July 12, 2013
Youth Homicide Rate Hits 30-Year Low
Brett Smith for redOrbit.com - Your Universe Online
An analysis by the Centers for Disease Control and Preventions (CDC) found that the youth homicide rate hit a 30-year low in 2010. Still one of the top three causes of death for persons 10 to 24 years old, homicide accounted for 4,800 deaths in this age group in 2010.
"Our youth represent our future and one homicide is one too many," said CDC director Linda C. Degutis. "Comprehensive approaches that include evidence-based prevention strategies are essential to eliminate homicide as a leading cause of death of young people."
According to the report, the youth homicide rate dramatically rose by 83 percent from 1985 to 1993. However, the CDC reported encouraging signs for the overall youth homicide rate starting in 1994. Over the next five years, the rate dropped by 41 percent, to 8.9 per 100,000 individuals in 1999. From 2000 to 2010, their nationwide homicide rate decreased by about 1 percent a year, hitting the 30-year low in 2010.
Over the 30 years covered by the study, almost 80 percent of youth homicides were caused by some type of firearm, according to CDC officials. While firearm-related homicides are declining, they are doing so at a slower pace than stabbings or other types of homicides.
"Even though we have seen this promising decline, youth homicide is still among the top three leading causes of death for our young people. This age group is disproportionately affected by it - about 13 young people die every day from homicide," the report's lead author, Corinne Ferdon, a behavioral scientist with the CDC, told USA Today.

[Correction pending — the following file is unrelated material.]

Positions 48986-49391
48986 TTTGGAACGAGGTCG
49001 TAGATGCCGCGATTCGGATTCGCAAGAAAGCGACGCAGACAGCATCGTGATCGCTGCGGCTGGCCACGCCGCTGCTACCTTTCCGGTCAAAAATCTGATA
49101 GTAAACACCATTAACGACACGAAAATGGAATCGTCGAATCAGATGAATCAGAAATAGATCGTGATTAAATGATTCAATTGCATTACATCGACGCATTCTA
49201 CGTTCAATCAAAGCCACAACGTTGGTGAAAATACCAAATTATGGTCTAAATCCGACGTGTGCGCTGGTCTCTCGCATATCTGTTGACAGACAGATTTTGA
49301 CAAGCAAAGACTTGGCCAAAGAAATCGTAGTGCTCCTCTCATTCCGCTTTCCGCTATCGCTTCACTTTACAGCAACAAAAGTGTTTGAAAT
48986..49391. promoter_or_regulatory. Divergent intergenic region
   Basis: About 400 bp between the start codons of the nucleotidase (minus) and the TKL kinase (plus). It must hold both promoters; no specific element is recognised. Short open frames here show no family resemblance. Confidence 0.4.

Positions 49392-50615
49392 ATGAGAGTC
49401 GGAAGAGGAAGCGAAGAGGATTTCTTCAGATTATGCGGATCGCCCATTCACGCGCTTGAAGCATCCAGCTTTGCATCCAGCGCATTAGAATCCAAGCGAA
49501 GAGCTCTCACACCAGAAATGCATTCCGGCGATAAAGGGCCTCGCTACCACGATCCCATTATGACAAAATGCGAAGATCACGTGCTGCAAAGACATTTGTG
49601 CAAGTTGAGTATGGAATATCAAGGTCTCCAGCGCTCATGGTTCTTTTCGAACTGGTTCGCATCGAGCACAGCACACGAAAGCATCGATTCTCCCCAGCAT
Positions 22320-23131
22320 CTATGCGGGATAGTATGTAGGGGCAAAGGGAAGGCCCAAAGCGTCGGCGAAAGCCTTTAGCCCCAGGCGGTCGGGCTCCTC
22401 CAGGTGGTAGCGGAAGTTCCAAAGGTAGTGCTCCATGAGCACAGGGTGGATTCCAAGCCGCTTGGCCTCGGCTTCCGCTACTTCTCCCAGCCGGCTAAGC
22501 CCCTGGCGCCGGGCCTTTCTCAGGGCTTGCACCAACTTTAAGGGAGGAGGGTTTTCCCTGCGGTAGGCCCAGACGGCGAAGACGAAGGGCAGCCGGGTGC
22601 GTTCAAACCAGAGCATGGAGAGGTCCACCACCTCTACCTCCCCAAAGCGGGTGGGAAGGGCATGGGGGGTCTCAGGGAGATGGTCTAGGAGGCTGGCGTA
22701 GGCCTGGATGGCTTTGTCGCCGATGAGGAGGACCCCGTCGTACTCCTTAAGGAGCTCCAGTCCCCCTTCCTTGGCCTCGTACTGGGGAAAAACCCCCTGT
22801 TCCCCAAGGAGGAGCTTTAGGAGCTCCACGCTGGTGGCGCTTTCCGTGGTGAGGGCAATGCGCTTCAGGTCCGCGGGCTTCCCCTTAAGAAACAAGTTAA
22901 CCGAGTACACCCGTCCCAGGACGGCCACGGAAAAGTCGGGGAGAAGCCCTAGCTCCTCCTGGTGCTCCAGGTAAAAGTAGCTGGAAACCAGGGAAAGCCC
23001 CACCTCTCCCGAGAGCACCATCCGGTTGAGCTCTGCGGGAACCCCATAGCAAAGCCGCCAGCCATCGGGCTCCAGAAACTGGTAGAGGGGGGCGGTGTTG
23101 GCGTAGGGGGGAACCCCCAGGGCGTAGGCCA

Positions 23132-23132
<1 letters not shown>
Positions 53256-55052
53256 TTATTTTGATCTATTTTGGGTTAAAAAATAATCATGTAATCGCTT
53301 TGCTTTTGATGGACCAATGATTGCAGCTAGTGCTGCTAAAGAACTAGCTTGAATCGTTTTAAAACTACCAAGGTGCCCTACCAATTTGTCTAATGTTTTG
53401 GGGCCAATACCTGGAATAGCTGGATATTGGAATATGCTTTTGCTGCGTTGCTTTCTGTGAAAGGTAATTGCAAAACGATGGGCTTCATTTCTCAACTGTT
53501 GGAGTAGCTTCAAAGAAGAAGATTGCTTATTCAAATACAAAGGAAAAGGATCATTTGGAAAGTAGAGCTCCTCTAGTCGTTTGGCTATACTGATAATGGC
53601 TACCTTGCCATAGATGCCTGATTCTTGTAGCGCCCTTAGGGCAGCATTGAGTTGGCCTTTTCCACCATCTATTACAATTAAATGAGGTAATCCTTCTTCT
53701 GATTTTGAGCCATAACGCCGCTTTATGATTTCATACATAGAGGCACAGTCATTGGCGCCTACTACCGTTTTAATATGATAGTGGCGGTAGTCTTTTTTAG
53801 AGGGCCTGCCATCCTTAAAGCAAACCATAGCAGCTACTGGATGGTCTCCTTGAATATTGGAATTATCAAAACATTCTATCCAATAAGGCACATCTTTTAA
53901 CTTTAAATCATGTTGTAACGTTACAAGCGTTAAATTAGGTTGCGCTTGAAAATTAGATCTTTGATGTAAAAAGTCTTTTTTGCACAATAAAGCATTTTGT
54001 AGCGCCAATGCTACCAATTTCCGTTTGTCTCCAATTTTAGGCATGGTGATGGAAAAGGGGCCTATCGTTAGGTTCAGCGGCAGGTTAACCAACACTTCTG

While the youth homicide rate was at its lowest in 30 years in 2010, males and non-Hispanic blacks were still much more likely to be victims of homicide compared to females, whites and Hispanics. Examining the numbers demographically, the youth homicide rate was 12.7 per 100,000 for males, 13.2 for 20- to 24-year-old adults, and 28.8 for non-Hispanic black youth.
Ferdon emphasized the positive aspects of the report, noting that the "hard work" being done in communities, schools and families is producing real results in violence prevention.
"I see this as very positive news that people need to pay attention to - rather than only pay attention to the bad headline news," said Daniel Webster, deputy director for research for the Johns Hopkins Center for the Prevention of Youth Violence.
He added that the declining homicide rates are even more remarkable in the context of the turbulent social and economic times of the last decade, which included the biggest recession since the Great Depression.
"You have a lot of factors at play that you might expect would make violence increase, but it didn't," Webster said. "This is encouraging that it has continued to decline despite a set of conditions that might have caused it to increase."
"For us, the key takeaway is that the rate is still way too high," Caroline Fichtenberg, director of research at the non-profit Children's Defense Fund, said in reaction to the report. "What jumps out is that the vast majority of these deaths are gun deaths. A child or teen is shot every 30 minutes, and as a result of this there's a death every three hours and 15 minutes."